Yet another explanation has been posed by some: Zinke and President Donald Trump are jerking around deep-blue California, where the president has faced the most hostility. In addition to Florida, the states of Rhode Island, New York, New Jersey, Maryland, Delaware, New Hampshire, Virginia, North Carolina, South Carolina, Connecticut, California, Oregon, and Washington have all opposed this plan for new leases off their coasts.
"California is also "unique" & our "coasts are heavily reliant on tourism as an economic driver.' Our 'local and state voice" is firmly opposed to any and all offshore drilling", California Attorney General Xavier Becerra tweeted, referencing Zinke's own statement.
"Regarding the offshore drilling ban, Gov".
Brown, in an interview with CNN earlier this week, noted that Oregon's 362-mile (583-kilometer) coastline have been publicly accessible for over 100 years and are important to the state's economy, with 22,000 jobs on the coast.
Zinke said last week that the drilling plan called for responsible development that would boost jobs and economic security while providing billions of dollars to fund conservation along US coastlines. "There has been no drilling off the Pacific Coast for three decades". "If that's your standard, we, too, should be removed from your list".
"I spoke with Secretary Zinke today and reiterated my opposition to his offshore oil drilling proposal".
"I told him the concerns of Washingtonians and West Coast residents deserve (to) be treated with the same consideration and deliberation as those in Florida", Inslee said in a statement.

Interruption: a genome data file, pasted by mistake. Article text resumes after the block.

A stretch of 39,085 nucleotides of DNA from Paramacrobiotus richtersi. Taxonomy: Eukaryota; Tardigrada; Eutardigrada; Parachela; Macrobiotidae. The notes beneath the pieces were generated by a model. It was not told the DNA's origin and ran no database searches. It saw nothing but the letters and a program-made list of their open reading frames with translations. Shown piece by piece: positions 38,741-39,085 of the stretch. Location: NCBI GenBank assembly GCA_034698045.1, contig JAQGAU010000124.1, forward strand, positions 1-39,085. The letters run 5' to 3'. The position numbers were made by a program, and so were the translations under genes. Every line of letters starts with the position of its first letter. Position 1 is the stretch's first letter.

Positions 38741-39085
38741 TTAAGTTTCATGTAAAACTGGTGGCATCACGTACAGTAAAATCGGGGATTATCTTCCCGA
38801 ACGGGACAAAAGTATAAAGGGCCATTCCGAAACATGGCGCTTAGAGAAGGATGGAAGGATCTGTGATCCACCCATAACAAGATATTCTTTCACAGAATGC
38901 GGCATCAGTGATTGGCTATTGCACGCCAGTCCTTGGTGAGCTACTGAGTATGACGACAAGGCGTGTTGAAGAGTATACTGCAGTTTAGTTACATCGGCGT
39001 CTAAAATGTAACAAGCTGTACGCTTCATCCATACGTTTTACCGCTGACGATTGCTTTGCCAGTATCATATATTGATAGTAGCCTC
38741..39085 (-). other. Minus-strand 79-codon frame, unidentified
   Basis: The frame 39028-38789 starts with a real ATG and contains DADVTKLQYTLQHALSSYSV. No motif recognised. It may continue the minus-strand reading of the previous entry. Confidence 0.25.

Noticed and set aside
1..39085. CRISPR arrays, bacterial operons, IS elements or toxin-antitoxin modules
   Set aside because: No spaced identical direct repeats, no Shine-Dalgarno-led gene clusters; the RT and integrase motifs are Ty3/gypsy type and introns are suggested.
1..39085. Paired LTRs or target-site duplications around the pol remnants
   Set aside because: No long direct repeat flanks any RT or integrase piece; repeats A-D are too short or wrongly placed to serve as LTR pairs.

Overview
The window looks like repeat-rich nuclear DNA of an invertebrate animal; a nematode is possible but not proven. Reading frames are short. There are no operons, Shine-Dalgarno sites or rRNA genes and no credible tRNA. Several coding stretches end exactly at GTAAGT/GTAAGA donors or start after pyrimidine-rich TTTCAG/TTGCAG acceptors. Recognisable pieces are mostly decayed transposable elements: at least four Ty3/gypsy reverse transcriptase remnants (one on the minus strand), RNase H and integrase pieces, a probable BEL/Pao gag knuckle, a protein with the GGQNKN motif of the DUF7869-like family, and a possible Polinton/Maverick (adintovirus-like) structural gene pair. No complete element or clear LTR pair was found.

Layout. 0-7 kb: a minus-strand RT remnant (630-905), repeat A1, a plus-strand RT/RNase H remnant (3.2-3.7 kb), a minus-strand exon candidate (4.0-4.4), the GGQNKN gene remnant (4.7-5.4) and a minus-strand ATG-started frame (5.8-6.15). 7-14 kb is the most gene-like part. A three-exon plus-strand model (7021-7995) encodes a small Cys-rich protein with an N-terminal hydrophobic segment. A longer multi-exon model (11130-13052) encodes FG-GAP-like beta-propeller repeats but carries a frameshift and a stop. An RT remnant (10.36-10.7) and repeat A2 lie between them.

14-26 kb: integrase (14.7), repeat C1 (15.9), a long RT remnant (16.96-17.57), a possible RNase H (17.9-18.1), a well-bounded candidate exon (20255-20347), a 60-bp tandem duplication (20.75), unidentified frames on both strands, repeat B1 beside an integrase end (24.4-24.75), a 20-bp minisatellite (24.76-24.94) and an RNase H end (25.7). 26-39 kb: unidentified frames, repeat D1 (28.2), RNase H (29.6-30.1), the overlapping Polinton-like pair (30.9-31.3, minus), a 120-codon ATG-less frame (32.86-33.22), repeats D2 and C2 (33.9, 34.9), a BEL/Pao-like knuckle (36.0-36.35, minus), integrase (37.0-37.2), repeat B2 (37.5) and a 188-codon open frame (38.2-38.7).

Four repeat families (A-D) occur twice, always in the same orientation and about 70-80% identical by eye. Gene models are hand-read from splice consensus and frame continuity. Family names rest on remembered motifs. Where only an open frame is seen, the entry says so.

Spokesman Bryan Hockaday says this happened after Brown spoke on the phone with Zinke on Friday at Brown's request. Bill Nelson, D, Scott's likely opponent in November, immediately accused the Trump administration of orchestrating these announcements to boost the Republican in a key 2018 race.
Industry groups praised the announcement to drill offshore, while environmental groups denounced the plan, saying it would harm America's oceans, coastal economies, public health and marine life. It affects at least 22 coastal states and has drawn bipartisan opposition from 15 governors and support from six governors. The plan follows Trump's executive order in April encouraging more drilling rights in federal waters, part of the administration's strategy to help the US achieve "energy dominance" in the global market. First they announced a new offshore drilling plan that would force unwilling coastal states to open up their waters to oil and gas exploration, prioritizing "energy dominance" over long-standing local concerns.
Within hours of Zinke's announcement, asked to be exempt, too, including Henry McMaster of South Carolina, Chris Christie of New Jersey and Andrew Cuomo of NY.